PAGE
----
Cross pollination (transfer of pollen from one plant to another) creates genetic diversity in further offspring. While self pollinating plants don’t get this advantage, they still have plenty of others. These plants can absolutely thrive and even take over certain areas since they don’t need to rely on pollinators. Not only that, because they don’t need animal pollinators, they also don’t need to use extra energy on producing large, attractive flowers. They can focus their energy on their own growth, and produce more seeds and fruits.
What Happens If No Pollinators Are Available?
Self fertile plants might not need a pollinator, whether living or not. However, most plants do need pollination from an outside source. When it comes down to it, most plants need a living (biotic) pollinator.
So, what would happen if we didn’t have them?
If we were only talking about a small area (say, an apple orchard), or even an individual plant, the answer is a lot simpler. The plant or plants in question simply wouldn’t be able to produce seeds, fruit, or reproduce.
However, when we look at the big picture, there are much more serious implications. While we know that about 80% of our food crops need biotic pollination, up to 95% of plants need animal assistance. Also consider that many of the animals raised for food depend on this vegetation for sustenance. If you look at it like that, it’s not just our crops and food supply that would be in major trouble, it’s also a wide range of ecosystems worldwide. Entire ecosystems can be wiped out when the plants that provide the nourishment and shelter they need vanishes. Now, think about the food chain at large.
Predators and carnivores might eat other animals, but their prey doesn’t grow itself. Any animal needs sustenance to grow, and as you go farther down the food chain, more and more prey animals rely on plants and vegetation as their primary food source.
So what happens without pollination? The bird’s eye view is that we most likely can’t survive. Entire ecosystems would be in jeopardy, and we could expect to see many of them disappear, along with the majority of our food sources, whether plant or animal based.
Can Humans Pollinate Plants?
Hand pollinating plants is fairly impractical on a global scale, but in a greenhouse, garden, or even a farm, it’s a viable solution. Yes, humans can pollinate plants, but it takes work and diligence. There are several ways to manually pollinate plants, although we won’t got into detail yet, here are the main methods:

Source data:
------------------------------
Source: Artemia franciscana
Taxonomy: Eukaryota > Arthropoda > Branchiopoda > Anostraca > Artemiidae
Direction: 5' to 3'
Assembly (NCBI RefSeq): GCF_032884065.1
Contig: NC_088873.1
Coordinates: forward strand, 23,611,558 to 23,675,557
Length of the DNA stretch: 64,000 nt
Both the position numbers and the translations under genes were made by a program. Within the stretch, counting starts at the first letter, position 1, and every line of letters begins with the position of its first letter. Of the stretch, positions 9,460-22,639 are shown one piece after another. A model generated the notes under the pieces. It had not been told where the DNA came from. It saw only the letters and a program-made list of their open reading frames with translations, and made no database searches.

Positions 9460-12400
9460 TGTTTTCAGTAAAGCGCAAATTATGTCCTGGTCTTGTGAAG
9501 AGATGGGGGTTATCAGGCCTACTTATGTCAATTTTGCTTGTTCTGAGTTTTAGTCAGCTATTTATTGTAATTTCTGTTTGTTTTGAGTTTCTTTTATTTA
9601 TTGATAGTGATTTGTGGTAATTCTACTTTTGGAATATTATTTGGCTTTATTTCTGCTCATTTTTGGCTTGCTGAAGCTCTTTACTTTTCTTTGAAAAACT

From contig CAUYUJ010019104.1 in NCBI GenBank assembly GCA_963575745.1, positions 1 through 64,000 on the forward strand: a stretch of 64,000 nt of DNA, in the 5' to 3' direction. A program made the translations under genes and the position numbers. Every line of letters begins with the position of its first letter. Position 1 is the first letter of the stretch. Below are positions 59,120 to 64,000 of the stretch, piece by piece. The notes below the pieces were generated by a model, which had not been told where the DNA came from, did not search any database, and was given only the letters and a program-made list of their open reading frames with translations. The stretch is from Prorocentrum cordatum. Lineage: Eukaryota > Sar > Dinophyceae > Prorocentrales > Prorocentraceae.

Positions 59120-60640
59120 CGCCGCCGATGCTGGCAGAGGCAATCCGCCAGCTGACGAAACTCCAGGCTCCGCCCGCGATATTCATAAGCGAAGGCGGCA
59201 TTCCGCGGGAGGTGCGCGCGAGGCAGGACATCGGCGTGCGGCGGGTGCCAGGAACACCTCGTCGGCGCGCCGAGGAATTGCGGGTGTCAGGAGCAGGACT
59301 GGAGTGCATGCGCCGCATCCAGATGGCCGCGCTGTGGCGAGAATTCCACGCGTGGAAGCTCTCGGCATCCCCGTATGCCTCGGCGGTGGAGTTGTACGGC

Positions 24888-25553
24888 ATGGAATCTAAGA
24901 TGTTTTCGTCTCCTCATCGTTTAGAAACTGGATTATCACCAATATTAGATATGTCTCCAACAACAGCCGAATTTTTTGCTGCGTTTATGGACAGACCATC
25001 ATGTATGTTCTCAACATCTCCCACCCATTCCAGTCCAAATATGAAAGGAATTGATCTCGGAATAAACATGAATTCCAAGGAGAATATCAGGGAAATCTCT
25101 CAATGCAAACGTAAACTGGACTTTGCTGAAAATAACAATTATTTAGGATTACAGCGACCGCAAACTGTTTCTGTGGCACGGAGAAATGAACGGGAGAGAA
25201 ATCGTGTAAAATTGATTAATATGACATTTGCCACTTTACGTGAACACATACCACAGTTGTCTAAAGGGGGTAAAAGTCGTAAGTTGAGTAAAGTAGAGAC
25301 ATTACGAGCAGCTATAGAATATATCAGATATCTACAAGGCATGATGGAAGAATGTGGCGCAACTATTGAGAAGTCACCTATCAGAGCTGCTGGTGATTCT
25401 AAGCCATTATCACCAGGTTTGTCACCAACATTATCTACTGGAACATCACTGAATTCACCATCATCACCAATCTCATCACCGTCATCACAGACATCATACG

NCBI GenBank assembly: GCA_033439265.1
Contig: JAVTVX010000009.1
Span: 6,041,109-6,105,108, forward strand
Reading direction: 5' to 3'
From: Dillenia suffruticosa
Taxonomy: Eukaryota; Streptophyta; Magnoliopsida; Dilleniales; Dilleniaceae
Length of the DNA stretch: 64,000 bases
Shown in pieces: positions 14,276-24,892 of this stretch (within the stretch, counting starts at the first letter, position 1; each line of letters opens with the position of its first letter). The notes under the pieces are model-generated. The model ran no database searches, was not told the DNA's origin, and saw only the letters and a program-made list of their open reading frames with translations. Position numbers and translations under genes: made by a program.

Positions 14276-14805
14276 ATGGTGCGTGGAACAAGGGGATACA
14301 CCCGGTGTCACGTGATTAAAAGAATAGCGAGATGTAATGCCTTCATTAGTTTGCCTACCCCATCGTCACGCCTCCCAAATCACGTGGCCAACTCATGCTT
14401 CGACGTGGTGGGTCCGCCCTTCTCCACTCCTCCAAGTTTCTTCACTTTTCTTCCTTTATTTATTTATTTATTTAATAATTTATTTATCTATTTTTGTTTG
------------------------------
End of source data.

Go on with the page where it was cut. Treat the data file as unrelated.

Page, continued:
Why not use the power of wind if it already happens in nature? Not all plants are easy to pollinate this way, but it can still be done. It’s best to use oscillating (rotating) fans to ensure plants are swayed enough to release pollen, and so pollen goes to another plant. Even if they’re not the primary method of pollination, fans can help facilitate nearly any method whether directly or indirectly.
Small garden keepers rarely use shakers. These are pieces of equipment that actually shake crops. The vigorous motion helps shake pollen from the anthers of flowers. Some of the loose pollen then falls onto the stigmas of nearby flowers, thereby allowing pollination. While you won’t often see these in smaller greenhouses or home gardens, they’re used much more frequently in commercial applications.
This is the most work intensive, but also the most reliable and effective method for hand pollinating plants. Naturally, the larger the area you need to pollinate, the more work and time it takes. This method is also the most similar to natural pollination. Basically, you take a small, soft paint brush and sweep it across the anthers of a flower, gathering pollen as you go. Then, you take this pollen and transfer it to the stigma in the flower of another plant. In essence, you’re cross pollinating plants one by one. Like any other method of manual pollination, it needs to be repeated. It might sound like a lot of work, but it also offers the highest success rates if you can’t use natural pollinators.